Outcome of kidney transplantation in Canadian Aboriginal children in the province of British Columbia

Pediatr Transplant. 2009 Nov;13(7):856-60. doi: 10.1111/j.1399-3046.2008.01074.x. Epub 2008 Nov 1.

Abstract

Renal transplantation remains the therapy of choice for children and adolescents with ESRD. Differences in graft survival are observed in kidney transplant recipients of different race and ethnicities. Data in pediatric populations are limited and confounded by disparities in access to health care. We performed a retrospective single Canadian centre database review to determine the short- and long-term outcomes of kidney transplantation in Aboriginal children compared to non-Aboriginals. A total of 159 primary renal transplant recipients at BCCH between 1985 and 2005 were examined (15% Aboriginal). Aboriginal children had different etiologies of ESRD, and a higher percentage of females, but were similar in age at transplantation, cold ischemia time and living donation rate. Early graft outcomes such as delayed graft function, episodes of acute rejection in the first year post-transplant and estimated glomerular function rate at one yr were similar in both groups. Long-term graft survival, however, was significantly worse in the Aboriginal group, with a significantly increased rate of late rejections: 50% compared with 26.7% among non-Aboriginals (p = 0.03). In a province with uniform access to health care, significant differences in long-term graft outcome exist among Aboriginal children compared with non-Aboriginals.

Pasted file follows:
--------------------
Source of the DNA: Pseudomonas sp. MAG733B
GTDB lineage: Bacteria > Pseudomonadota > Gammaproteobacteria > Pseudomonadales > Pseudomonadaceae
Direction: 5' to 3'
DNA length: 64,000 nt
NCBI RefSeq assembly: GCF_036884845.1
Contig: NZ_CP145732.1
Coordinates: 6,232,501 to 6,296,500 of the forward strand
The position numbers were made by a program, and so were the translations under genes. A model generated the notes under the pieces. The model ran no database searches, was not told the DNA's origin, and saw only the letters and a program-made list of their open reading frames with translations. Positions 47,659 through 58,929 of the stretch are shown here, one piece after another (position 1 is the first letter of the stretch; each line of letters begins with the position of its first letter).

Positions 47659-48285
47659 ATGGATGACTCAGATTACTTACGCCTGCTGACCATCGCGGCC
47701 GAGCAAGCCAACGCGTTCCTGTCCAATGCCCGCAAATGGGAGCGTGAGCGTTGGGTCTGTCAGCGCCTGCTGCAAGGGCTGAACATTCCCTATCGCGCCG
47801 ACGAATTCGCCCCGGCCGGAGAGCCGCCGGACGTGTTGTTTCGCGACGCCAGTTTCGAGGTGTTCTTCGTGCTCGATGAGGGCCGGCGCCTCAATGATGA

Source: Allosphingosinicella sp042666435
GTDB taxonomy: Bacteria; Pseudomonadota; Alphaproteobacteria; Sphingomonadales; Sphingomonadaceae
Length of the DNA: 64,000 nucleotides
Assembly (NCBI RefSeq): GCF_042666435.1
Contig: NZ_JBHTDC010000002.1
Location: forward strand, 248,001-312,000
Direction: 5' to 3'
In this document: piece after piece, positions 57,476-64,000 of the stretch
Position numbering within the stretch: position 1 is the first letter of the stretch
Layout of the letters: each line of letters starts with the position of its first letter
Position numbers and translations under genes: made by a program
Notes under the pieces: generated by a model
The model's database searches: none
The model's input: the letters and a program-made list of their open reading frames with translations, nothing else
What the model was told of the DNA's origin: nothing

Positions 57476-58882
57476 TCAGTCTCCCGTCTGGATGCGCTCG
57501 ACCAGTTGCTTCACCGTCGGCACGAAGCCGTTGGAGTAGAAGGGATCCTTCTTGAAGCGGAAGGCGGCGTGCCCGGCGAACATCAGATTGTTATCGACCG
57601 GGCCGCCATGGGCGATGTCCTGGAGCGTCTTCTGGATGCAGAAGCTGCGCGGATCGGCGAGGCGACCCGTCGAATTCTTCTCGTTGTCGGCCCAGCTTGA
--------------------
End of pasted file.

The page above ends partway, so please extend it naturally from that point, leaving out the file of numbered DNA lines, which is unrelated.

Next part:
MeSH terms

  • Adolescent
  • American Native Continental Ancestry Group*
  • British Columbia
  • Canada
  • Child
  • Child, Preschool
  • Cohort Studies
  • Female
  • Glomerular Filtration Rate
  • Graft Rejection
  • Humans
  • Immunosuppressive Agents / therapeutic use
  • Kidney Diseases / ethnology*
  • Kidney Diseases / therapy*
  • Kidney Transplantation / methods*
  • Living Donors
  • Male
  • Retrospective Studies
  • Treatment Outcome

Substances

  • Immunosuppressive Agents